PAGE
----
Net Zero Energy: Making a Positive Impact

The “NZE Ready” Renaissance charter school in Castle Rock, designed by Ewers Architecture. Note the large, empty roof areas, which are designed for photovoltaic panels to provide all the electricity for this school. Courtesy Joel Kivett.

BUILDING DIALOGUE

Twenty years ago, many people were not familiar with the term “sustainability.” Some had heard the word but didn’t know the real meaning. Now we know. “Sustainability” is a catch-all phrase that speaks to many facets of the work we must do to combat climate change.

Peter J. Ewers, AIA, LEED AP BD+C
Ewers Architecture PC

“Net zero energy” is a new phrase that many people have heard but may not know what it means. Synonyms are “carbon neutral” or “zero energy building.” Net zero energy is a term that we will know well in the coming years. A simple definition of NZE is: “a building which offsets all energy used in the building with renewable energy created on site, calculated on an annual basis.” Buildings use energy. A lot of energy. Buildings use 40% of the primary energy in the U.S. (primary energy is the raw energy used to create electricity, gasoline or other refined energies that we use every day), and buildings use 80% of the electricity running through our power grid. As architects, developers, builders, business owners and building users, we have the potential to make a real difference in our nation’s energy usage. By creating NZE buildings ,we can have a positive impact.

Creating a NZE building is no small task, but through careful design we have the ability to do that today. Almost any building can be Net Zero Energy, and the cost need not exceed the cost of a typical well-constructed building.

How to Create a NZE Building

These four steps to design a NZE building can be implemented by any knowledgeable design professional:

1. Use nature. Design the building to use the sun for passive solar heating and daylighting, minimize unwanted solar heat gain during the summer, utilize cooling breezes or nighttime flushes, or other natural design techniques that will help the building perform better.

2. Seal the envelope. The “envelope” is the exterior walls and roof of the building. By using high levels of insulation and airtight construction, we can minimize the amount of heating and cooling that is lost through this envelope. That saves a lot of energy and reduces the size of mechanical systems.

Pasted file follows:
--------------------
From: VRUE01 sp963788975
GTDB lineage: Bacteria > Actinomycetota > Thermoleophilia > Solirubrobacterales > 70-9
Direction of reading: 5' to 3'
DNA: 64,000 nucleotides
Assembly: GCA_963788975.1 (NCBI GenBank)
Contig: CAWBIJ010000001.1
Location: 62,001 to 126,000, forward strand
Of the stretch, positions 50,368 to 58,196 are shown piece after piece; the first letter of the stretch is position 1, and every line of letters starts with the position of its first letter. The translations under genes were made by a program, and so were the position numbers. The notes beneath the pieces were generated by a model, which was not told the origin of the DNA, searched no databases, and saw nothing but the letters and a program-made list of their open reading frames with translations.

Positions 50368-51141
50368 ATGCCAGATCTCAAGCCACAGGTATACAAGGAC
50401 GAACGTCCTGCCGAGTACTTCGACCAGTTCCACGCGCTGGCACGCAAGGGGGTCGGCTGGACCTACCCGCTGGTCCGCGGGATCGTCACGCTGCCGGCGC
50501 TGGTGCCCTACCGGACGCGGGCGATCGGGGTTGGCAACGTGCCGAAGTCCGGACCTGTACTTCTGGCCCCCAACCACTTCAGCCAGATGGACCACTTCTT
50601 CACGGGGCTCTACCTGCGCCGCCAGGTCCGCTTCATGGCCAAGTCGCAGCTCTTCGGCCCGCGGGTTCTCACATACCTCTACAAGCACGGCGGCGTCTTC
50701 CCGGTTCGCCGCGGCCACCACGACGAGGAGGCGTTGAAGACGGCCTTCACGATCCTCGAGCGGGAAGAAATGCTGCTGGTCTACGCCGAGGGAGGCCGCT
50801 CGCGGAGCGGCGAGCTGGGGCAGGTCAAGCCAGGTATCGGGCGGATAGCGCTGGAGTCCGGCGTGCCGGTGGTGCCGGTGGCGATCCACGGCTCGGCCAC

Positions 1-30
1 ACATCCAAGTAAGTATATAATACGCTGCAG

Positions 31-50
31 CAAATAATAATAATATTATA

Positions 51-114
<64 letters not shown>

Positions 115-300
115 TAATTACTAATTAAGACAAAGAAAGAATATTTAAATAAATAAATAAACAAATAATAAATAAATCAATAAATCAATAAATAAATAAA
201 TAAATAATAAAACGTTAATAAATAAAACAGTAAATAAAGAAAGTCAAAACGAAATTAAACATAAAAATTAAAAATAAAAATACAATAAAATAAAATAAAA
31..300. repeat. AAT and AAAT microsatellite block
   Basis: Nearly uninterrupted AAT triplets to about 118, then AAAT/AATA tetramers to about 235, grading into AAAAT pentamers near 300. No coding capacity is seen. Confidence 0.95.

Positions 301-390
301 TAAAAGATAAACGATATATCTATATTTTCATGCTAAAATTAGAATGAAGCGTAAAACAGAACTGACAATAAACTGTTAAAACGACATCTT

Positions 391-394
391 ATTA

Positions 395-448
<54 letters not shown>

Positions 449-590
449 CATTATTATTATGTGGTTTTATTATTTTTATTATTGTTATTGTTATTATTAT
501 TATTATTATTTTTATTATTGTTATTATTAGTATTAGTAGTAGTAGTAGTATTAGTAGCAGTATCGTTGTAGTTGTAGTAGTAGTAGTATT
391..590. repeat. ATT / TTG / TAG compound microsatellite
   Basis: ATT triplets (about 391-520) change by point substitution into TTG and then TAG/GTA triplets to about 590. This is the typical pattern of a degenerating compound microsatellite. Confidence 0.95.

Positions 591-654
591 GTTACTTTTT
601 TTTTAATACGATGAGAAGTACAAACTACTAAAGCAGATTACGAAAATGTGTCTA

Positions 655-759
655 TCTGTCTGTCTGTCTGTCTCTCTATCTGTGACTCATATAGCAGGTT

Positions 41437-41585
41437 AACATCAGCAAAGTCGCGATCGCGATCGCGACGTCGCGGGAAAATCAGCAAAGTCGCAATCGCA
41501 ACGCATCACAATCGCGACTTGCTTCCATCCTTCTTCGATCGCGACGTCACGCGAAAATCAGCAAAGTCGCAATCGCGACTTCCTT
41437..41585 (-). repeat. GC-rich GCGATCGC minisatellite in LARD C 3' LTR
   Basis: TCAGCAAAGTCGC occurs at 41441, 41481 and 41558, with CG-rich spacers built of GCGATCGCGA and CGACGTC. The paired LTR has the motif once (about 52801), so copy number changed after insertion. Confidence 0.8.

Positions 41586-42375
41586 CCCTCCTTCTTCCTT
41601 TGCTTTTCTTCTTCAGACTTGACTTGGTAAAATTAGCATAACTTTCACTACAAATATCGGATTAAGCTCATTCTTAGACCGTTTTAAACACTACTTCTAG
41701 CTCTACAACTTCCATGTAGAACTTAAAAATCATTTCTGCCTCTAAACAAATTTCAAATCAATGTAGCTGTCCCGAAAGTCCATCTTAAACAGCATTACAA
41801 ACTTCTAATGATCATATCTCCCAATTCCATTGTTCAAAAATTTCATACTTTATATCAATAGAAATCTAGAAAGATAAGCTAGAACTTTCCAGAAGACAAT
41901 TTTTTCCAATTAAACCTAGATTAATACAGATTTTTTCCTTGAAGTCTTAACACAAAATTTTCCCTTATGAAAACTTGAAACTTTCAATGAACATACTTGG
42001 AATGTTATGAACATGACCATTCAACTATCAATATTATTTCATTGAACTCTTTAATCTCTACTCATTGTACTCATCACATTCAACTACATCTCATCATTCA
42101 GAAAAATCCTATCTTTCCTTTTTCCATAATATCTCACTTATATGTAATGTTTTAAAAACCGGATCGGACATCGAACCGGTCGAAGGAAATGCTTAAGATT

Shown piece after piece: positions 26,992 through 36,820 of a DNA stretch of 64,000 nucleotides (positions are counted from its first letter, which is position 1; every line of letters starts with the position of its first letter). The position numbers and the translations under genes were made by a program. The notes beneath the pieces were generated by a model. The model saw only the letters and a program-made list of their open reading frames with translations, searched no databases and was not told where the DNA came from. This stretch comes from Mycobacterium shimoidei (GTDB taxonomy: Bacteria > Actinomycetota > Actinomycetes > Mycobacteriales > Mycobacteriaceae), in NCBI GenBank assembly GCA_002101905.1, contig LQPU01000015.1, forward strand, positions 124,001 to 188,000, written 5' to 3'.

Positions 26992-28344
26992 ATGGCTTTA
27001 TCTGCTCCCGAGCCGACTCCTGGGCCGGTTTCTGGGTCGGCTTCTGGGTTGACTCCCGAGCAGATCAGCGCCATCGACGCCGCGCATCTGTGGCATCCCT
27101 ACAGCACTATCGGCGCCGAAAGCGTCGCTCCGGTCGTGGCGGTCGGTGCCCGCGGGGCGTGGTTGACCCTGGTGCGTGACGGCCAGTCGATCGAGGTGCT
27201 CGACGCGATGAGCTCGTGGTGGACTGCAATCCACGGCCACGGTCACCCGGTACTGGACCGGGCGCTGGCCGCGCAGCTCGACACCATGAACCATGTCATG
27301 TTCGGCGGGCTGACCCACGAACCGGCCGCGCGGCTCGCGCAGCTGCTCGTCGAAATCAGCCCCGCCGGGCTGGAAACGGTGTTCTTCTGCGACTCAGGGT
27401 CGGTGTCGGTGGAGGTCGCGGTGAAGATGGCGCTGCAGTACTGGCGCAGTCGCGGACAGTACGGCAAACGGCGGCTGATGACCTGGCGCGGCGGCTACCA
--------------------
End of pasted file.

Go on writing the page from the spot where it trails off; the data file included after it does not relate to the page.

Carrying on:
3. Use efficient all-electric systems. Most of our buildings use natural gas to heat the building or to heat the water used in the building, but there are a variety of very efficient electric systems that are now available to replace those gas systems. Efficient systems will have a coefficient of performance of 3 or greater (a COP of 3+ means for every unit of electricity used, three units of hot air or hot water are created). We know we can’t produce natural gas on site, but we can produce electricity, therefore a true NZE building must be an all-electric building.

4. Photovoltaics create electricity on site. Photovoltaic panels create electricity from the sun. When we perform these first three steps well, then we can install PV panels on the building to offset the electricity used in the building. If we don’t have a well-insulated, well-sealed, all-electric building that uses the sun and breezes (those all-important first three steps), then we will never be able to install enough PV to offset the electric usage.

Electricity is the Key to Unlocking our NZE Future

There is a new wrinkle in these four steps. We must make the first three steps mandatory for every project, no matter what. But the truth is that the fourth step is optional – optional because our electricity grid is quickly becoming renewable itself. Xcel Energy plans to reduce carbon emissions by 80% by 2030 and be 100% carbon neutral by 2050. Poudre Valley REA (an electric utility in Northern Colorado) plans to be 100% renewable by 2030. This means that our electric grid is becoming a renewable source of power, and it is happening faster than anticipated. If our electric grid is 100% renewable but we are still using natural gas to heat our buildings, we are not taking full advantage of that renewable electric grid.

Is NZE really that easy? Yes! And no. On a high level, it is that easy. But there are an increasing number of products and systems to understand and integrate. Ground-source heat pumps, variable refrigerant flow, mini-splits, chilled beams, energy modeling, dew points, blower door tests, energy recovery ventilators, commissioning, life-cycle analysis and more must be understood and integrated by the design and construction team. But the technologies are available now. And they need not increase construction costs. Just as the electric automobile is the future and is available now, so the electric building is the future and is available now.

So, the next time you build a building, remodel a building, or even when you replace your HVAC system, water heater, or anything else that uses gas, consider the high-efficiency electric alternatives. NZE is the future. And the future is now.

Published in the September 2019 issue of Building Dialogue.

Edited by Building Dialogue